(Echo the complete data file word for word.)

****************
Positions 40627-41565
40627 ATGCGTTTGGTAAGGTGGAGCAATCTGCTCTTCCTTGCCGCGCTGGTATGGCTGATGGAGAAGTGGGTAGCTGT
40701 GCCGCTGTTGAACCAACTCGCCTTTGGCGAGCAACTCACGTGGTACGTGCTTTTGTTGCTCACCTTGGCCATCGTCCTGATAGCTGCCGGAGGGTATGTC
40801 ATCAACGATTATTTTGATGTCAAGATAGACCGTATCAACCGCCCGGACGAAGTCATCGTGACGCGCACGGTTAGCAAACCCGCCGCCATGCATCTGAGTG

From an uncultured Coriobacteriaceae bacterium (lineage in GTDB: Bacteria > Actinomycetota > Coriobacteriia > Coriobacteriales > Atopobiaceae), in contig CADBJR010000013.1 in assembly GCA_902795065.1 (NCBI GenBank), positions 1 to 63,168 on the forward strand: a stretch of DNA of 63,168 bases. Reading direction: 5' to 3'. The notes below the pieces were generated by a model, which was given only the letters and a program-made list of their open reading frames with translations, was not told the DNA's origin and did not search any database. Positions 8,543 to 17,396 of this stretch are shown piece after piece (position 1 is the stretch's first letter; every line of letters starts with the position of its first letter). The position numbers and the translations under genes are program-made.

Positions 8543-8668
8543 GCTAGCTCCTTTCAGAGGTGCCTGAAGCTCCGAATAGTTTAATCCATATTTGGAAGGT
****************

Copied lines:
Positions 40627-41565
40627 ATGCGTTTGGTAAGGTGGAGCAATCTGCTCTTCCTTGCCGCGCTGGTATGGCTGATGGAGAAGTGGGTAGCTGT
40701 GCCGCTGTTGAACCAACTCGCCTTTGGCGAGCAACTCACGTGGTACGTGCTTTTGTTGCTCACCTTGGCCATCGTCCTGATAGCTGCCGGAGGGTATGTC
40801 ATCAACGATTATTTTGATGTCAAGATAGACCGTATCAACCGCCCGGACGAAGTCATCGTGACGCGCACGGTTAGCAAACCCGCCGCCATGCATCTGAGTG

From an uncultured Coriobacteriaceae bacterium (lineage in GTDB: Bacteria > Actinomycetota > Coriobacteriia > Coriobacteriales > Atopobiaceae), in contig CADBJR010000013.1 in assembly GCA_902795065.1 (NCBI GenBank), positions 1 to 63,168 on the forward strand: a stretch of DNA of 63,168 bases. Reading direction: 5' to 3'. The notes below the pieces were generated by a model, which was given only the letters and a program-made list of their open reading frames with translations, was not told the DNA's origin and did not search any database. Positions 8,543 to 17,396 of this stretch are shown piece after piece (position 1 is the stretch's first letter; every line of letters starts with the position of its first letter). The position numbers and the translations under genes are program-made.

Positions 8543-8668
8543 GCTAGCTCCTTTCAGAGGTGCCTGAAGCTCCGAATAGTTTAATCCATATTTGGAAGGT